Census Bureau Plays Coy On Major Voting Rights ‘Dispute’

WASHINGTON, DC - JULY 24: U.S Census Bureau Director Steven Dillingham testifies before the House Oversight Committee on July 24, 2019 in Washington, DC.The hearing focused on the recent push by the Trump administration to include a citizenship question on the 2020 Census, which has since been abandoned. (Photo by Alex Wroblewski/Getty Images)
Alex Wroblewski
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It took the Census Bureau two and half weeks, but the Bureau has finally provided a response to a simple but hugely consequential question posed to Census Director Steve Dillingham at a House hearing last month.

Dillingham was asked by Rep. Ayanna Pressley (D-MA) to confirm that citizenship data the Bureau was collecting under President Trump’s recent executive order would not be used for in the count it provides for doling out congressional seats among the states.

“Let me get back to you,” Dillingham said, appearing visibly confused by her question. He committed to submitting an answer in writing within the next 10 days.

The Constitution mandates that apportionment be based on “whole number of persons in each state.” That language is almost universally understood to mean that the apportionment count includes not just citizens, but noncitizens living in the United States, including those without legal status.

Yet Attorney General Bill Barr cast doubt on that understanding when he alluded to a “dispute” over apportionment in remarks about Trump’s citizenship data executive order.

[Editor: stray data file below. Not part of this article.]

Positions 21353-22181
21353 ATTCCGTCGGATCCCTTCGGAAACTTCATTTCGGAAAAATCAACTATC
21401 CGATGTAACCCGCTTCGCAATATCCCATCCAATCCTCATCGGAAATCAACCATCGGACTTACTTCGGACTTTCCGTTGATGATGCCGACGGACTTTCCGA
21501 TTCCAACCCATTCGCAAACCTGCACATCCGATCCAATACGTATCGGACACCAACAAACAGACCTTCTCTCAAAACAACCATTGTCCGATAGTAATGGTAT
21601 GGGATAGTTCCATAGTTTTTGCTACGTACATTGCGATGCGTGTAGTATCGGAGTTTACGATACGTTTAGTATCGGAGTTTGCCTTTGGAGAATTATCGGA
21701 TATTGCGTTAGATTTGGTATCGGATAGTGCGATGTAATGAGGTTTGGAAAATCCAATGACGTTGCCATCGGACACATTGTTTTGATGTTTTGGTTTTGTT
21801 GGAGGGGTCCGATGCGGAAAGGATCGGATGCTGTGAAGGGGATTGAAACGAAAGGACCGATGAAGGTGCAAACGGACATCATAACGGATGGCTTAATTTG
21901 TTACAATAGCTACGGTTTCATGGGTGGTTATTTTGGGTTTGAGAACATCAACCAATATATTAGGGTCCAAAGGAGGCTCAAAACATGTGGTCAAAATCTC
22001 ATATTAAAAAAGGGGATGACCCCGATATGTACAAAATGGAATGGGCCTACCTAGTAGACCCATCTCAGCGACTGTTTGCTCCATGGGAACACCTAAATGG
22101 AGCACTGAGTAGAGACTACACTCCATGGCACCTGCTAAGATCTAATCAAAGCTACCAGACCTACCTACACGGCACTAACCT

It appeared to be a reference to a longshot Alabama lawsuit that is seeking to exclude undocumented immigrants from the apportionment count the Census Bureau provides. Doing so would boost the political power of rural, white states to the detriment of more diverse, urban states.

The Bureau’s written answers provided Friday also appeared to allude to that court case.

“The issue you asked about is currently in litigation and we do not comment on ongoing litigation, but the Census Bureau will fulfill its constitutional mandate to conduct a complete and accurate 2020 Census and enumerate all persons living in the United States of America,” the Bureau said, according to a spokesperson in Pressley’s office.

The Bureau missed the original deadline to supply the written response and had asked for an extension to submit it by Friday, which it did at the very end of the day.

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